Today’s book is The Helper, by MN SNow.
Length: 296 pages
Released: November 15, 2016
A tale that combines contemporary, speculative fiction with an ambiguous spirituality. The book explores relationships between lovers, friends, families, and what Powers of Good there may be.
John Sloan is a Marine Corps veteran with a life-long secret that is haunting him. He is a conduit to a healing light that draws him to people on the brink of emotional disintegration, people who are then healed and Helped by this light. His blue-collar world is shattered when he finds that his connection to this anonymous portal has vanished. He is alone, seemingly beyond aid, and in desperate need of a Helping himself.
The book tracks the intersecting lives of John and two other Helpers. His lifelong friend Dusty Hakalla is a mixed-blood Ojibwe, with a secret of his own. His power to Help is remarkable, but was once destructively misused. A career Marine, his scarred childhood and momentary abuse of power have left him jaded and bereft. Deena Morrison, also a Helper, is John’s girlfriend. Adopted as an infant, she flees John to find her birth-mother, while carrying within herself her own secret. Another character shadows their lives as narrator, Nan’b’oozoo, the trickster god of Ojibwe legend—at times sarcastic and petulant, at others insightful and humorous.
The novel travels from the gritty Lake Superior port-cities and Indian Reservations of northern Wisconsin to the Jewish neighborhoods of North Miami Beach, Florida—from Parris Island to the war zones of Kuwait and Afghanistan.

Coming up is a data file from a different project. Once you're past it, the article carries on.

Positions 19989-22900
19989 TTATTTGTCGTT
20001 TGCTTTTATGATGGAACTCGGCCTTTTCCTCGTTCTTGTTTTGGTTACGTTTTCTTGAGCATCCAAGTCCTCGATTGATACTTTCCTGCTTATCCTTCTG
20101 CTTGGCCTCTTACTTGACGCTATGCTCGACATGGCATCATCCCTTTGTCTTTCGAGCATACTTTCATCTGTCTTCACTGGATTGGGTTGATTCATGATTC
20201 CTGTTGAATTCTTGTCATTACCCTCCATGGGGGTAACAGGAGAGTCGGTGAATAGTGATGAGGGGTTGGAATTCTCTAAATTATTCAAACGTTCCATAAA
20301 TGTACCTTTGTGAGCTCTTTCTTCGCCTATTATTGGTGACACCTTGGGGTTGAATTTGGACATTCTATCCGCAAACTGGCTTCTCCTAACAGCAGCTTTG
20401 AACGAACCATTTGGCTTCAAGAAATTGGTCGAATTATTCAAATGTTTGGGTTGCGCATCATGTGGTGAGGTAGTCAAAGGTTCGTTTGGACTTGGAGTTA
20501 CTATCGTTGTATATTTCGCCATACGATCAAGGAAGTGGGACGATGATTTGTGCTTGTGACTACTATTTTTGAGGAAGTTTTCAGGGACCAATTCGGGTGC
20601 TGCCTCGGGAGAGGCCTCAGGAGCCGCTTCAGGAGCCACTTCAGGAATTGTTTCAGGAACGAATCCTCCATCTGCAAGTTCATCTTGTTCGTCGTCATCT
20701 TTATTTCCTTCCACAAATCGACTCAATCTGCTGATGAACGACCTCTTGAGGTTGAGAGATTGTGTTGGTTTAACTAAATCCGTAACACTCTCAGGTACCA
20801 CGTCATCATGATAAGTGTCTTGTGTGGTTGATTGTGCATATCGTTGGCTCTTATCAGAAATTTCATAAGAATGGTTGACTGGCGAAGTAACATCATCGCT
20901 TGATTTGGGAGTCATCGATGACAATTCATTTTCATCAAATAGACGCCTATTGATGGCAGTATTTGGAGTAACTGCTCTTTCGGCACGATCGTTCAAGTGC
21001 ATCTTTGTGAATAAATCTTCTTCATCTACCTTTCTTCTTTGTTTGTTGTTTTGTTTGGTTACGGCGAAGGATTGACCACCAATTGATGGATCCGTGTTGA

A spiritual, uplifting character study whose narrative style more than makes up for its need for an editor.
I’m not going to sugar coat it: The Helper is in desperate need of a thorough proofreading. It’s full of run-ons, fragments, creative uses of punctuation – and it’s all extremely forgivable, because the narration itself is such a joy. This book reads as though the story’s being told by your oldest and best drinking buddy, brimming with humor and constantly breaking the fourth wall. It has personality in spades. The run-ons were just part and parcel.
(That said, it still needs a good tightening up, but hey – forgivable.)
The story itself is one of those character-driven ones I love so much, following John, Dusty, and Deena through their respective childhoods and their eventual meeting. It could pass for Christian fiction, but I’d be more apt to put it down as just ‘spiritual.’ It was enjoyable and uplifting even to me and my complete lack of religious leaning.
Overall, I’d definitely recommend The Helper if errant commas don’t set your teeth too much on edge.